In Hoopa we say that when you die you go "across the river (the ocean/ the sea)." It takes you 10 days to get there. During this time we do a ceremony for you, to help you on your journey. Also during that time you get to visit the places and people from your life, your home, your family, your friends... My grandfather passed away today (1/13/13) after living what I can only describe as a long, active, full life. He lived in a house he built at the top of a hill overlooking the Hoopa Valley.
I loved telling people about my Grandfather because to me he was almost like the greatest Indian grandfather character from the greatest Indian story ever told. He was small and athletic. He wore shirts unbuttoned at the top, jeans, and boots. He did calisthenics every morning and built the "eighth wonder of the world" (his wood shed) with his own two hands. He could chop wood, clean a salmon, hunt a deer, and hike an old trail, all before I figured out how to get out of the water bed in the spare bedroom of my Grandparent's house. One summer I lived with him and my Grandma and he taught me some words in Hupa. He told me some of what he remembered about his Grandmother, his Grandfather, World War II and the valley that was his only home.
One time (probably more than once) he went running outside in his underwear yelling at a big black bear "you get out of here!" Growling at him to stay away from his fish. The bear growled back (probably) and then left. Grandpa went back to bed.
One time he was at the top of a tree (he said). And somebody forgot he was up there before they cut clean through it and yelled "TIMBER." He had to run down the side of the trunk as it was falling. He made it, landed safely, but broke most of the bones in his hand. After that they started calling him "Superman." (Faster then a speeding bullet)...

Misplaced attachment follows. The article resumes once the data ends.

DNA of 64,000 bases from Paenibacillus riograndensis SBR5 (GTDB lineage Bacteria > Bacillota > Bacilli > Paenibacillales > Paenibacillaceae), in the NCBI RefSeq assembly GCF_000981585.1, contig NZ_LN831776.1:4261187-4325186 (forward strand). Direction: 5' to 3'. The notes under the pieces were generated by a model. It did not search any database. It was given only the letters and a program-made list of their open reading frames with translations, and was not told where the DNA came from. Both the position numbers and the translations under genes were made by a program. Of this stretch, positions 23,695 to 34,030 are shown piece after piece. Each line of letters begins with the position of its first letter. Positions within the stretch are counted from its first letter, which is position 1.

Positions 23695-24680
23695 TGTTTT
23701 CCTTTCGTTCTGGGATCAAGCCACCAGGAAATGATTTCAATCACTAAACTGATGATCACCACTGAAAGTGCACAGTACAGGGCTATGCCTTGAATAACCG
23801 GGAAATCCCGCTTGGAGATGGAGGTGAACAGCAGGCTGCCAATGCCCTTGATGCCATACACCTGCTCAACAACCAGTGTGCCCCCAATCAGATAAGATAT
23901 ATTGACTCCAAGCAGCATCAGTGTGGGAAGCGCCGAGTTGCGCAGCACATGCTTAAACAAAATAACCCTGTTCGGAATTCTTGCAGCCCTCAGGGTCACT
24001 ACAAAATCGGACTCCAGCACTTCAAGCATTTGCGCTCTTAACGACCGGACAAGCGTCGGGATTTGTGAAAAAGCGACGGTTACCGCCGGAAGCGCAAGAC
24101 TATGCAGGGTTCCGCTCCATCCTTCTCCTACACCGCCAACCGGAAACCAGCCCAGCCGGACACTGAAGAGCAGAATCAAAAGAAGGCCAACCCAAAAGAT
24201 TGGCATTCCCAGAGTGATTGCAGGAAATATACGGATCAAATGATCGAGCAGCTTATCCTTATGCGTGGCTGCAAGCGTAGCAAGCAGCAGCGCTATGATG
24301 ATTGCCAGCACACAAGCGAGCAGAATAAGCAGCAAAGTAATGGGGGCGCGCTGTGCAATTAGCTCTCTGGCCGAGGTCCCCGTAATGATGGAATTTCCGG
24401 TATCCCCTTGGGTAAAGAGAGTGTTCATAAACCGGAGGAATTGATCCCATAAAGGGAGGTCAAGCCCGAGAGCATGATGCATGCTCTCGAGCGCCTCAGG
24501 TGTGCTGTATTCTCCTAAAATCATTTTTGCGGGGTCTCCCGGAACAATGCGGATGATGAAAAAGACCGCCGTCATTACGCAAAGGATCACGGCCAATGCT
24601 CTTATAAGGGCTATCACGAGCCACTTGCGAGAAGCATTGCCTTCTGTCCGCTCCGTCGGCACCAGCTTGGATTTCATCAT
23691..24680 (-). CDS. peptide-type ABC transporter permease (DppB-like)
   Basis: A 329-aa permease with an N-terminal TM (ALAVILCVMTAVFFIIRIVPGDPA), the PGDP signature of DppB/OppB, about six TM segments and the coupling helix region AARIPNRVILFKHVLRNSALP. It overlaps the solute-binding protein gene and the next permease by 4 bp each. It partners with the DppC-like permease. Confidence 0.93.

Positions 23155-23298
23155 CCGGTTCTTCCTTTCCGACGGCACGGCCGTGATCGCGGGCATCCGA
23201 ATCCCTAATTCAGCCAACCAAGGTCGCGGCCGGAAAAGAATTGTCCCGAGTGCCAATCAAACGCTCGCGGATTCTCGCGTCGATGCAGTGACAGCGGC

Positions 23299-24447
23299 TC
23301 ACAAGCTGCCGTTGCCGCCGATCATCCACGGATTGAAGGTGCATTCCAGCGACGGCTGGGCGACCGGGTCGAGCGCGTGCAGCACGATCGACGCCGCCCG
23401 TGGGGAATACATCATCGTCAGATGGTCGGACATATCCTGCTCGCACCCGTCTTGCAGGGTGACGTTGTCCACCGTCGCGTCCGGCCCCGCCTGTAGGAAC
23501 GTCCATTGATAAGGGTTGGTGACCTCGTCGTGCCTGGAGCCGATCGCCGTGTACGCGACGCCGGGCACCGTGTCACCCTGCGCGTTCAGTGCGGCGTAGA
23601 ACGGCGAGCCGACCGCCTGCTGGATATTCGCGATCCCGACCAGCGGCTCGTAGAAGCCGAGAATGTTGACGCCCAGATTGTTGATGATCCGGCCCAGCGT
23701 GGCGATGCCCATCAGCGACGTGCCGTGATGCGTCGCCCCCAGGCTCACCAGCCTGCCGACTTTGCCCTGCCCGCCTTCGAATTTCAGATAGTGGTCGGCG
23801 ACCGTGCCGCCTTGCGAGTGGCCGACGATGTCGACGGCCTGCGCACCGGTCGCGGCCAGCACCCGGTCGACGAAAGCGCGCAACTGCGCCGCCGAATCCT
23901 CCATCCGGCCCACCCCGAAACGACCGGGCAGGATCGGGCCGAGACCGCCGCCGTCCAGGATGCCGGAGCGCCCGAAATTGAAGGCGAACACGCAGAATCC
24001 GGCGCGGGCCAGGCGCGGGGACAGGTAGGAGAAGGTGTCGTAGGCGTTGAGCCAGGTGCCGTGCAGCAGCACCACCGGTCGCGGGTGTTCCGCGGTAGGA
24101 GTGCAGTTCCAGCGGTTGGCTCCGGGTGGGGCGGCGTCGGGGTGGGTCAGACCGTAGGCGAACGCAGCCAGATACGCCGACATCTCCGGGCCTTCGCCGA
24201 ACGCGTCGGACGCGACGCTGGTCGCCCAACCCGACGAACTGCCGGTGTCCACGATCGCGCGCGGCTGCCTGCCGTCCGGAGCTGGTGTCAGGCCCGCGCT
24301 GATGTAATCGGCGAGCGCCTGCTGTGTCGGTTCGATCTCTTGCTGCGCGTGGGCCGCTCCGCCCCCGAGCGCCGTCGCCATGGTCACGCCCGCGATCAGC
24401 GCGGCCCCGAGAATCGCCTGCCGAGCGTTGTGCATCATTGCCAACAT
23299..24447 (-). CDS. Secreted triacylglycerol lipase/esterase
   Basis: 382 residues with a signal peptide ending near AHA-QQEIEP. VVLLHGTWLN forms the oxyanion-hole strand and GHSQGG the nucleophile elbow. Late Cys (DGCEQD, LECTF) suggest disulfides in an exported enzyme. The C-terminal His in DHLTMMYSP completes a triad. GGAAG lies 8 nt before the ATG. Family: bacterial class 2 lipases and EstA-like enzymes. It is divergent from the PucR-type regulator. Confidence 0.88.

One time he made me BBQ salmon. Actually that was more than one time, but there was this one time, I asked him how he made salmon that was so good and he said "practice - and happy salmon."
He loved hunting and fishing and sports. He also loved roses. Once I got the bright idea to make a "princess flower bed" of rose petals. Me and some of my cousins picked every single petal off his roses and spread them on the ground. He came outside yelling at us and chased us around the house. We ran. We ran and ran. Only two of us got away. We thought we were safe on the side of the house when he came out the backdoor. We took off again but he just called us over and gave us a sliced up green apple. He said we earned it.
Once I asked him who he thought the best President we ever had in his lifetime was. He said Bill Clinton.
Once he told me that I had to decide between being a good tennis player and having a boyfriend. Every good tennis player who ever got a man became a bad tennis player. He felt bad for little Martina Hingis and even worse for that Lindsay Davenport. He hoped I would choose tennis over boyfriends. "You can always get a boyfriend, you only got so long to be good at tennis."
Once he asked me what I wanted to be when I grew up and I said "a writer." He said "what do you want to write?" I said "stories." He said "what kind of stories would you tell?" I said "probably stories about you." He laughed and said "those would be some good stories. Did I ever tell you about the time I saw Big Foot?"
Once he saw Big Foot... true story.
1/14/2013 12:05:51 am
Cutcha, your grandfather sounds like a remarkable man with a wonderful sense of humor. I am sorry for your loss. He was right; your stories about him are some good stories!
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Cutcha Risling Baldy is an Associate Professor and Department Chair of Native American Studies at Humboldt State University. She received her PhD in Native American Studies from the University of California, Davis. She is also a writer, mother, volunteer Executive Director for the Native Women's Collective and is currently re-watching My Name is Earl...
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